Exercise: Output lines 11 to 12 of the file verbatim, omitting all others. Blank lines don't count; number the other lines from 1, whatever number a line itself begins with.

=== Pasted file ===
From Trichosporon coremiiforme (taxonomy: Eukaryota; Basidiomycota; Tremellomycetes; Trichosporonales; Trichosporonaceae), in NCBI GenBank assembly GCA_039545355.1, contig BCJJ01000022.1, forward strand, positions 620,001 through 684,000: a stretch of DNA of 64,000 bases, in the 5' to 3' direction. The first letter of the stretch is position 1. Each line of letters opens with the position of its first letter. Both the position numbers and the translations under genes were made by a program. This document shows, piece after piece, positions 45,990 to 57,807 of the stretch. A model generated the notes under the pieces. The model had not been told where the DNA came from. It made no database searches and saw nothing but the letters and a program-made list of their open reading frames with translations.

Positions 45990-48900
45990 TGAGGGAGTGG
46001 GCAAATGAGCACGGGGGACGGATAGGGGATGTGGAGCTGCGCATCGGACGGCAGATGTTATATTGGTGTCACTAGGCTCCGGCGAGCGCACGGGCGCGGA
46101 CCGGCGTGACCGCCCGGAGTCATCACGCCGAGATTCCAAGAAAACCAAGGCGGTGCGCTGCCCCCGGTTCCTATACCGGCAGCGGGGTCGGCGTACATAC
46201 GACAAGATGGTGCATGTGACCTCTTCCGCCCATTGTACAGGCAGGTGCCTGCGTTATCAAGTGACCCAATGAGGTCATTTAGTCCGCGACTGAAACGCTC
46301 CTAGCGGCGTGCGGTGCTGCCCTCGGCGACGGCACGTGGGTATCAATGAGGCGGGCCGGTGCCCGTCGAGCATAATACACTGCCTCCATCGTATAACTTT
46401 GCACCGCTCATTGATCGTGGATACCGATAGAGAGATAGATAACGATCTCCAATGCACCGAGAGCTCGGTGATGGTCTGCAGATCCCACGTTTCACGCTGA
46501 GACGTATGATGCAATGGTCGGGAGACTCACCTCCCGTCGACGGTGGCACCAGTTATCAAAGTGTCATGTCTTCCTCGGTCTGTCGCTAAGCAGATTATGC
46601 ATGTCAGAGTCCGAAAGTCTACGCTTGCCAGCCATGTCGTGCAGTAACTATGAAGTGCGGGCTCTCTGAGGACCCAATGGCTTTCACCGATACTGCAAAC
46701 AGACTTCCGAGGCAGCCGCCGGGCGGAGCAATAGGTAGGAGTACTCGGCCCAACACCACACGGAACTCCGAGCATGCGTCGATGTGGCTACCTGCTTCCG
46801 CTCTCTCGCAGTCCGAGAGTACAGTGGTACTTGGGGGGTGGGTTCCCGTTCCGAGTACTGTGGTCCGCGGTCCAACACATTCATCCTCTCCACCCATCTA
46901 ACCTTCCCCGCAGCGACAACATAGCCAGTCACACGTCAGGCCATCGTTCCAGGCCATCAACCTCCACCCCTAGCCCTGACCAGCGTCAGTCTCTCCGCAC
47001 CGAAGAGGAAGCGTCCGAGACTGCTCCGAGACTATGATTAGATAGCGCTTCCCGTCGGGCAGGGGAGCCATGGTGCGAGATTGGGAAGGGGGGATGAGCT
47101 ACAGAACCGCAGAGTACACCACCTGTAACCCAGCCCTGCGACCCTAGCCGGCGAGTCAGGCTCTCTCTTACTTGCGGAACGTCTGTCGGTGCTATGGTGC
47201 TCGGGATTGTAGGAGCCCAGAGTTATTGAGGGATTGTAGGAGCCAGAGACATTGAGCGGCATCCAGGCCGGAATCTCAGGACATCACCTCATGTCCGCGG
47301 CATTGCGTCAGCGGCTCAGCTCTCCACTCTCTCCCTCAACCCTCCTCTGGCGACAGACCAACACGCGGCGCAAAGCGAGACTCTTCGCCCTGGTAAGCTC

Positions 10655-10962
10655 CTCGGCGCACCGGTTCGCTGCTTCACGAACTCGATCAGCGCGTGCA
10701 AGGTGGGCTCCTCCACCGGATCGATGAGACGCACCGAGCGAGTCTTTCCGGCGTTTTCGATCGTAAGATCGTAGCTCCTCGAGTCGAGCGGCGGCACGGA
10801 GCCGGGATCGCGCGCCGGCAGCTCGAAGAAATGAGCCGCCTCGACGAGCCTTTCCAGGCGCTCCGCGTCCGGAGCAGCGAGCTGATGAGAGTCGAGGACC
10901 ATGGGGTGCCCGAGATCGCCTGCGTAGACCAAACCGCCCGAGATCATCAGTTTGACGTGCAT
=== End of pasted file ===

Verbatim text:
46701 AGACTTCCGAGGCAGCCGCCGGGCGGAGCAATAGGTAGGAGTACTCGGCCCAACACCACACGGAACTCCGAGCATGCGTCGATGTGGCTACCTGCTTCCG
46801 CTCTCTCGCAGTCCGAGAGTACAGTGGTACTTGGGGGGTGGGTTCCCGTTCCGAGTACTGTGGTCCGCGGTCCAACACATTCATCCTCTCCACCCATCTA